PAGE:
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Hot salt frying and hot sand frying are cooking techniques used by street-side food vendors in Pakistan, China and India. Hot sand frying is an old cooking technique, and is used in villages throughout Asia and other parts of the world. Many foods are fried with hot salt or sand, even in common households.
In Pakistan, hot salt frying is mostly used by street vendors to cook corn. Rock salt is preheated in a wok. Either the whole corn or individual kernels are buried in the salt and occasionally turned.
Muri, or puffed rice, is also a common snack in India and is one of their oldest foods. The puffed rice is made by heating salt or sand in a karahi or wok over a fire in a traditional Indian stove, then pouring parboiled or dried pre-cooked rice into it and stirring. The puffed rice is then quickly removed with a metal sieve and set to cool.
At times beef steak is fried in this manner - by preheating the frying-pan and salt and the placing steak on it on one side for a minute and then on the other side for two minutes depending on the thickness and how well done one wants it.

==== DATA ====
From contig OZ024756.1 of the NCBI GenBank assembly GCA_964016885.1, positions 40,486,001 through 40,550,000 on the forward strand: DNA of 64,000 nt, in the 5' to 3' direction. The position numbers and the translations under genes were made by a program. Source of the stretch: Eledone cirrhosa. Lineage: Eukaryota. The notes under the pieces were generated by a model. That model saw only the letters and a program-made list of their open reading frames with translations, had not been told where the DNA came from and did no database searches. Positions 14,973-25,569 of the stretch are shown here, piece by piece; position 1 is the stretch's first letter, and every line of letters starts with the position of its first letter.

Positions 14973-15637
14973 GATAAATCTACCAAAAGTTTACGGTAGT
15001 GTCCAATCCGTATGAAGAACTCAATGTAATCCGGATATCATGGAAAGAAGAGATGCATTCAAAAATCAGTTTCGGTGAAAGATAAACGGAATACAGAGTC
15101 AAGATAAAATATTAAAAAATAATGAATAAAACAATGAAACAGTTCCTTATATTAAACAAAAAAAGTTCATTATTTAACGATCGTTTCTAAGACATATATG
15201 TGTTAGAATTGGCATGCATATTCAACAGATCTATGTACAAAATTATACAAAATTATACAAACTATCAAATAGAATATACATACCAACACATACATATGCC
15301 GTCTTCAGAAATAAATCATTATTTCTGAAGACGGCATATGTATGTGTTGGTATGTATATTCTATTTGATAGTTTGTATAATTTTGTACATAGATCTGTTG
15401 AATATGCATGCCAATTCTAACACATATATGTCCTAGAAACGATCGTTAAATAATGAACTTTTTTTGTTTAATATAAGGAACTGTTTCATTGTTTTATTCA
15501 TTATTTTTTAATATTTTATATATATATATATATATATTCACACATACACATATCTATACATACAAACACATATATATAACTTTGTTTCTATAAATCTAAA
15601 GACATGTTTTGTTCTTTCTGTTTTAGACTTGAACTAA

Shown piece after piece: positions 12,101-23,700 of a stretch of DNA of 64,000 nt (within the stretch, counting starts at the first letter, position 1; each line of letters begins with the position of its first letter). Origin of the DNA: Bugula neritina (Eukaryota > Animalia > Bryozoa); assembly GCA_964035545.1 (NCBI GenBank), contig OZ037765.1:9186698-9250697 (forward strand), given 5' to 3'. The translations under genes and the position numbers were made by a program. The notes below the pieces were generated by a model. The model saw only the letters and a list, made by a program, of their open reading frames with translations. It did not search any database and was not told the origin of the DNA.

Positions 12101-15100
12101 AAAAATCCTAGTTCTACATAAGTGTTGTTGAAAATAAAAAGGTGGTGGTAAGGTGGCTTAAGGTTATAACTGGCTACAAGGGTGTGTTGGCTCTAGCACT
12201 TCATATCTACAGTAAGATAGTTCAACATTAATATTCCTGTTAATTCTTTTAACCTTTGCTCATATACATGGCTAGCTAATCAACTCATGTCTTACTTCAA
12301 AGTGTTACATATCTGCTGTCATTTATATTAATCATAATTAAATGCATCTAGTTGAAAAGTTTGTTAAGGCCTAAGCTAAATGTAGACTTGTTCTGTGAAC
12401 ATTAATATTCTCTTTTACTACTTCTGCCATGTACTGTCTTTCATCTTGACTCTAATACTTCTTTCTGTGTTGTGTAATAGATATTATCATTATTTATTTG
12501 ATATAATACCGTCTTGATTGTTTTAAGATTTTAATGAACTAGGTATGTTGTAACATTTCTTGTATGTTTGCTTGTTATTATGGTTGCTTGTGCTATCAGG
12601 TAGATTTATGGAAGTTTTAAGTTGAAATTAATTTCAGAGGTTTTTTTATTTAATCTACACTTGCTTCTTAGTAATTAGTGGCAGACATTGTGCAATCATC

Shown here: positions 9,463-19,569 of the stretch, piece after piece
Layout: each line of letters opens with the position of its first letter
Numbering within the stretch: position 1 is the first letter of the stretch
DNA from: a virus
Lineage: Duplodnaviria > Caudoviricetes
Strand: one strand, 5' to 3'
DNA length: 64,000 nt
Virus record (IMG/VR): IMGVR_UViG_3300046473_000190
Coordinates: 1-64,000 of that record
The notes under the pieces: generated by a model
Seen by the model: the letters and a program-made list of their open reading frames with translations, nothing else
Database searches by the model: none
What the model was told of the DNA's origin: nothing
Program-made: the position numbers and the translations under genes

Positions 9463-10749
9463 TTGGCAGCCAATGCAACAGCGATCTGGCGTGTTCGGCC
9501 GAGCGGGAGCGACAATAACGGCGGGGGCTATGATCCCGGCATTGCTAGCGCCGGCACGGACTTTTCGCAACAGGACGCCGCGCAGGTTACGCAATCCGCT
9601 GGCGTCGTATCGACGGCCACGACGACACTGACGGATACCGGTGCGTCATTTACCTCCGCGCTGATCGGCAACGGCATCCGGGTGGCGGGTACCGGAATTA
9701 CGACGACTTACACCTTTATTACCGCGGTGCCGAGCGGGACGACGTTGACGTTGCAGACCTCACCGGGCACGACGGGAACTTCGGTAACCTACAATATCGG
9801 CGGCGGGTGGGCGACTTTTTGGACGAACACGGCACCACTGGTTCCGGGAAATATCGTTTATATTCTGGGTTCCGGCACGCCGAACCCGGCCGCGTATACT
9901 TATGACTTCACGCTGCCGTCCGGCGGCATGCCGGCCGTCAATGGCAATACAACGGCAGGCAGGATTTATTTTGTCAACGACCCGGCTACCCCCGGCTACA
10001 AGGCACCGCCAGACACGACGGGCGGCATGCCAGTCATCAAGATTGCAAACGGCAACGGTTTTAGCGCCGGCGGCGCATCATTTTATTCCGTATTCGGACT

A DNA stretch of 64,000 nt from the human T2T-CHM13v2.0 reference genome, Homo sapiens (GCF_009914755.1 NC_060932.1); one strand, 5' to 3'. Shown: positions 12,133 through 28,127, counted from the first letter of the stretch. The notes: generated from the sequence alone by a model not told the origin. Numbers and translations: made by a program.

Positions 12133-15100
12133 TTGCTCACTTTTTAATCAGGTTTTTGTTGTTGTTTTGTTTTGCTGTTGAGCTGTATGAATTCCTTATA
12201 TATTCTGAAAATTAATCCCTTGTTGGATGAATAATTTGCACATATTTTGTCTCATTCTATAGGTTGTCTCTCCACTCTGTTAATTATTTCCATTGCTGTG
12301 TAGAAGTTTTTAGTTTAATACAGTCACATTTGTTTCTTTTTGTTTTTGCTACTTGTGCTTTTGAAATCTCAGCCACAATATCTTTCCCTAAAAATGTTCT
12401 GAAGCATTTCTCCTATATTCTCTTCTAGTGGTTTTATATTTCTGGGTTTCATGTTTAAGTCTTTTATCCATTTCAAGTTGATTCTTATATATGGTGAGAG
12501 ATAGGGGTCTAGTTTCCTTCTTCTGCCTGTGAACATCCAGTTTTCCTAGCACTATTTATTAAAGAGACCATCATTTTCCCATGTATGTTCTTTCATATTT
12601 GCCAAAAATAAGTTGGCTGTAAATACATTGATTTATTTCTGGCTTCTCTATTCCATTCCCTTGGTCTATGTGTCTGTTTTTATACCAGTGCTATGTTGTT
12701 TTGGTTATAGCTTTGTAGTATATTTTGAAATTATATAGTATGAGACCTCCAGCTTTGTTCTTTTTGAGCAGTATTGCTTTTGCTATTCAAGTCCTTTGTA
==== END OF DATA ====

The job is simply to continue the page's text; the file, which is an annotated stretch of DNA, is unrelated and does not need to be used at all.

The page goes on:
Hot sand frying is a common cooking technique for street-side food vendors in China and India to cook chestnuts and peanuts. A large wok is filled with sand, which turns black from accumulating carbonized particles from the food items being fried, and heated to high temperature. Nuts are buried in the hot sand and occasionally turned with a spatula, then the sand and nuts are separated through a wire-mesh screen. Hot sand frying is also used in many villages throughout Asia. A common cooking technique in villages is to wrap fish or other meat in a banana leaf, tie it off, and then place the banana leaf in the heated sand one side at a time.
- "Technique: Hot Salt Frying". Foodista. Retrieved 21 June 2013.[unreliable source?]
- Church, A. H. (1886). Food-Grains in India. Chapman and Hall. pp. 73–75.
- Dr. Francis Buchanan (Hamilton) (1833). A Geographical, Statistical, and Historical Description of the District, or Zila, of Dinajpur, in the Province, or Soubah, of Bengal. The Baptist Mission Press. pp. 181–182.
- "Rice: Value Addition". TamilNadu Agricultural University.
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